Probate is the legal process that occurs after the death of the decedent for the purpose of settling his or her estate when there are probate assets to be administered. The process consists of taking an inventory of all of the estate’s assets, identifying and providing notice to all of the estate’s heirs and beneficiaries, providing notice to all of the estate’s creditors, paying or contesting any claims from creditors, managing any income the estate receives before it is settled, paying the estate’s taxes, distributing the estate’s probate assets to the appropriate beneficiaries, and any other necessary tasks.
The personal representative of the estate (typically named in a will or appointed by the court if the decedent died intestate) is responsible for initiating, managing, and completing the probate process. First, he or she will initiate probate by filing a petition (and the decedent’s will, if applicable) with the Superior Court1.
Once the appointment of the personal representative is approved and the decedent’s will (if any) is determined to be valid, the personal representative must mail notice of the appointment to the estate’s heirs and beneficiaries within 20 days and file an affidavit with the court that affirms this. The personal representative will also usually file a notice to creditors with the court, publish the notice to creditors, and provide actual notice to creditors who are known or reasonably ascertainable. Creditors have a specific window of time in which to bring claims against the estate — four months from the date of publication of notice to creditors, or thirty days from receipt of actual notice to a creditor, whichever is later. If the personal representative fails to give notice, then any creditors will have twenty-four months to bring claims against the estate.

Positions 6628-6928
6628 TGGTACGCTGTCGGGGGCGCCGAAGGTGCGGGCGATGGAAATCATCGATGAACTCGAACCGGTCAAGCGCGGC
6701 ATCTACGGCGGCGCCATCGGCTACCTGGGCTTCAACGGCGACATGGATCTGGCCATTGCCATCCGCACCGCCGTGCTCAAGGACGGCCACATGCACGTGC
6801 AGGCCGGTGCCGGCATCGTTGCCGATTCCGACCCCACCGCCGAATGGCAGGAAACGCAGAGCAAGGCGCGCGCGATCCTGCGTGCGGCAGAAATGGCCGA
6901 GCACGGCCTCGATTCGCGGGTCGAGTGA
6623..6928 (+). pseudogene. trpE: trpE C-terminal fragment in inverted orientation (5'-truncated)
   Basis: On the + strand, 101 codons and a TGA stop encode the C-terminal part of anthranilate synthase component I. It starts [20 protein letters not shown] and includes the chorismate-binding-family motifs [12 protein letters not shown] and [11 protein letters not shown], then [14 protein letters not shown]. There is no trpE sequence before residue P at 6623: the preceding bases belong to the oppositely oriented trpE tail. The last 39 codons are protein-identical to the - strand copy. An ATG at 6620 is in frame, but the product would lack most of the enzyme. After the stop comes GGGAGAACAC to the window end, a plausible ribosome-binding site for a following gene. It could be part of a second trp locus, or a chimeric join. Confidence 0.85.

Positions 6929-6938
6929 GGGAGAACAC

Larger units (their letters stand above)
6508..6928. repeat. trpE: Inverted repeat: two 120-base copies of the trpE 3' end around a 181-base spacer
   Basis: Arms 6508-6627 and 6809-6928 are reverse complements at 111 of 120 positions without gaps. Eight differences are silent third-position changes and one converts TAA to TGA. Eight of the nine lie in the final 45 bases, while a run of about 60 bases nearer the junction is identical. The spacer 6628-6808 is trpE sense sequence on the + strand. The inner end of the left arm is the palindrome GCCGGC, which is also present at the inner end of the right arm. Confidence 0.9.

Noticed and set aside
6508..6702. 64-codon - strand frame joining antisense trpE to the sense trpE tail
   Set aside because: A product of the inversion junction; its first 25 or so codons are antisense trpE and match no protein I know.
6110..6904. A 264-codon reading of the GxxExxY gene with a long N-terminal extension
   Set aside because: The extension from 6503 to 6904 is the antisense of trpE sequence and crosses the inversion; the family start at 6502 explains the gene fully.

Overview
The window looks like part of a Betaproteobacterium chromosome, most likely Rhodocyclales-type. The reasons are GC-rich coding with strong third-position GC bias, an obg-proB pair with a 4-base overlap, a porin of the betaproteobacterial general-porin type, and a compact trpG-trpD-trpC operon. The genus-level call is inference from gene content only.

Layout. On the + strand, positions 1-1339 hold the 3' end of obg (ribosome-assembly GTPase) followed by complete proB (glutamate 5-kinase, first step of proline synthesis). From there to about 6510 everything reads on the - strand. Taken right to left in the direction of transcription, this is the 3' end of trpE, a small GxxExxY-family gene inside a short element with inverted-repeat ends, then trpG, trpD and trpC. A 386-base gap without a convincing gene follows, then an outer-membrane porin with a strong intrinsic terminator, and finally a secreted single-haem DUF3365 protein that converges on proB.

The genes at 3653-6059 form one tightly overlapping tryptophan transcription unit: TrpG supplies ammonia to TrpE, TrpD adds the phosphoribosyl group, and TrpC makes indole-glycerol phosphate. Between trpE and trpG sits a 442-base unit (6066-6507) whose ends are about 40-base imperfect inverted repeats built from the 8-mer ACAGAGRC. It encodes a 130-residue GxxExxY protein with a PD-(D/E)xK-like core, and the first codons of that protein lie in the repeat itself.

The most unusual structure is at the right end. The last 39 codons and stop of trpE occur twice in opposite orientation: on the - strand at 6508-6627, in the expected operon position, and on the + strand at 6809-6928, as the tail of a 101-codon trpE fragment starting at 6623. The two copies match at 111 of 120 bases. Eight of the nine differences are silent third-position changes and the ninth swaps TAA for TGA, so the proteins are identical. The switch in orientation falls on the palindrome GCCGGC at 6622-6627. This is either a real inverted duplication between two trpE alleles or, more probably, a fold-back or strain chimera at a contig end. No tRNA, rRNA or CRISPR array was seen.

The personal representative must also open a bank account for the estate, obtain a tax identification number, file and pay taxes, and take an inventory of all of the assets. If the estate owns property outside the State of Washington, the personal representative must also initiate probate in the jurisdiction where the property is located. This is sometimes known as “ancillary probate.”
Probate is closed once the creditor claim period has passed, the personal representative has completed all of the duties listed above, resolved any other issues, and obtained court approval.
In some circumstances, an estate need not go through probate, for example, very small estates2 or estates which consist solely of nonprobate assets.
- This can be done at the Superior Court in any county in Washington, but typically occurs in the county that the decedent was a resident of at death. RCW 11.96A.050(4) ↩
- See RCW Chapter 11.62 . ↩